‘If you lack time to visit more historical sites in Tigray mountains, make sure that you visit at least Debre Damo monastery and Abuna Yemata Guh church’.
I did follow the keen advisory provided by a seasoned traveller and professional photographer met somewhere in Ethiopia. And I am glad I did so. The two places constitute not only iconic Ethiopian Orthodox religious sites, but also awesome geographical locations.
I visit both places in a 13-hour return trip from Aksum. Tight schedule but quite feasible despite all claims heard before two days would be needed.
At the door of Eritrea, Tigray province displays beautiful rocky and dry landscapes, shaped by colourful mountain ranges overlooking vast arid plains. This is the natural décor to dozens of Ethiopian orthodox monasteries or churches built or hewn in the mineral heights – far from human evils and closer to God. Some of those religious sites are probably older than those of Lalibela.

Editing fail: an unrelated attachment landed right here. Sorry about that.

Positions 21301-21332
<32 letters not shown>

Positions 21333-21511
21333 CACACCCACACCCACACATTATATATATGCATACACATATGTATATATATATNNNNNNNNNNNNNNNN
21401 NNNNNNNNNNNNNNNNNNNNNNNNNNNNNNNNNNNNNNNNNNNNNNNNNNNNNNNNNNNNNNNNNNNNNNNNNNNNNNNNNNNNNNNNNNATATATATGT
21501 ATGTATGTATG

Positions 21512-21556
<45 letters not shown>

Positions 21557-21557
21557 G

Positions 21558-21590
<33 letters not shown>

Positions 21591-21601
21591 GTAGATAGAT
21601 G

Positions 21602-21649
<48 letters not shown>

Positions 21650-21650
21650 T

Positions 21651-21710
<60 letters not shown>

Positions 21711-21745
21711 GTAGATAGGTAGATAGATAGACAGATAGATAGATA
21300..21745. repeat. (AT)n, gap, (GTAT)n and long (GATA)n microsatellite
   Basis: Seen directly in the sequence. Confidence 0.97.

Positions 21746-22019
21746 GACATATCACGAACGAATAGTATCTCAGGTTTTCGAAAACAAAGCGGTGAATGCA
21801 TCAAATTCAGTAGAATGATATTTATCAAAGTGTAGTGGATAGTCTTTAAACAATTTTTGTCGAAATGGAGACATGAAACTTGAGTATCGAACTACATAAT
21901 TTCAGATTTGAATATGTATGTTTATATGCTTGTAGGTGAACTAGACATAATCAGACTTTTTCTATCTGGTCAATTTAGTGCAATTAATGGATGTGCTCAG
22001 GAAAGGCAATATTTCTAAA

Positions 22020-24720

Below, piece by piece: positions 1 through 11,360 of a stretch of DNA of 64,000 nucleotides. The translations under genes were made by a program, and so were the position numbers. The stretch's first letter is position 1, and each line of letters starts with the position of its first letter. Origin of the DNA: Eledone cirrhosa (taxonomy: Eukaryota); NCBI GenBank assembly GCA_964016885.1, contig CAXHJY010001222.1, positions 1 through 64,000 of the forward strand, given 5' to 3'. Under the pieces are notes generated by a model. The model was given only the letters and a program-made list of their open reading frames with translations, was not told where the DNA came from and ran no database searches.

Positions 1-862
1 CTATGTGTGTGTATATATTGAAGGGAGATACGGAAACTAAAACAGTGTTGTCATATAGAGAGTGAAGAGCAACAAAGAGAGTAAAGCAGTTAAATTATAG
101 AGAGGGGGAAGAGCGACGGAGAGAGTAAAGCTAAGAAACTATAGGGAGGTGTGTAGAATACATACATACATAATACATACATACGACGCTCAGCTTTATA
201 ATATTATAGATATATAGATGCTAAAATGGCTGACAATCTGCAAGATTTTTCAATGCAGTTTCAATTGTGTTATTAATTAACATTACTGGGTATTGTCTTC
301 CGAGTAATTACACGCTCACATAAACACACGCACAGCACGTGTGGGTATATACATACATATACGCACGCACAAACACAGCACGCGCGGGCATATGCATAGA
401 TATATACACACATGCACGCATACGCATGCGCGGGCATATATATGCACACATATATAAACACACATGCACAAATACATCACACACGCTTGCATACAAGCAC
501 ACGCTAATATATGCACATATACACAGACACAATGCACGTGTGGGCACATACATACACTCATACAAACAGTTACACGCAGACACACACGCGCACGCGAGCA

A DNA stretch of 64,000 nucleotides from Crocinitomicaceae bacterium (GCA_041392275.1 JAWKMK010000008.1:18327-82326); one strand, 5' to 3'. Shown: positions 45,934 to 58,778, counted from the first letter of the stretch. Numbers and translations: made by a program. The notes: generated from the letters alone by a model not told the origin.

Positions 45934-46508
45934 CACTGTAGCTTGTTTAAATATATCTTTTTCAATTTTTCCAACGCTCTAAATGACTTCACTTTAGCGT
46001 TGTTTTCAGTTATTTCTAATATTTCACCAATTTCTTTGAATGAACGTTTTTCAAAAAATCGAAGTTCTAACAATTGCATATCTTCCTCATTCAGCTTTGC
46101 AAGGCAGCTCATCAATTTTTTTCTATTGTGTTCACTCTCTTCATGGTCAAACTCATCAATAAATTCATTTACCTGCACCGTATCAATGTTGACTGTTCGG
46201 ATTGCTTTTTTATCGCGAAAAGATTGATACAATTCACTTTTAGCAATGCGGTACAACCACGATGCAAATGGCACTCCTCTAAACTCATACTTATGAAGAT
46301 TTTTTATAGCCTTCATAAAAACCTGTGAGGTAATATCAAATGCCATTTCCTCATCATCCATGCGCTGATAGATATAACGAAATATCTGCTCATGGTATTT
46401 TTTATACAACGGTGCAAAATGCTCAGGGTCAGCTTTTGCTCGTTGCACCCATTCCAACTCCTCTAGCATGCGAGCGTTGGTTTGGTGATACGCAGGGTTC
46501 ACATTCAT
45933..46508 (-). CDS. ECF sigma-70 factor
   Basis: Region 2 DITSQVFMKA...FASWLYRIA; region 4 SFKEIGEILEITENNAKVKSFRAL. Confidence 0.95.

Debre Damo monastery
Debre Damo refers not only to the famous monastery but also to the massive mountain topped by a vast and trapezoidal plateau hosting the religious complex.
Ethiopian Orthodox tradition has it that Abuna Aregawi founds Debre Damo monastery in the 6th century. Along with 8 monks, the Syrian monk takes refuge at the Aksumite royal court in Aksum to escape persecution in the Roman Empire. Revered by the Ethiopian Orthodox Church, the nine Saints proselytise Christian faith across the Aksumite Kingdom in the following years.
After 12 years spent in Aksum’s royal court, Abuna Aregawi endeavours to build a major monastery on the top of Debre Damo, commissioned by the Aksumite king Gebre Mesqel. Legend has it that God provides him a giant snake to help him climbing the mountain.
I was not provided such special service. I am to climb the sheer cliff with the help of ox leather ropes. With one rope circling my waist, I grab the main rope made of large and braided leather lashes. The 20-meter ascent is quick and smooth, secured and boosted by the energetic pull of a young monk.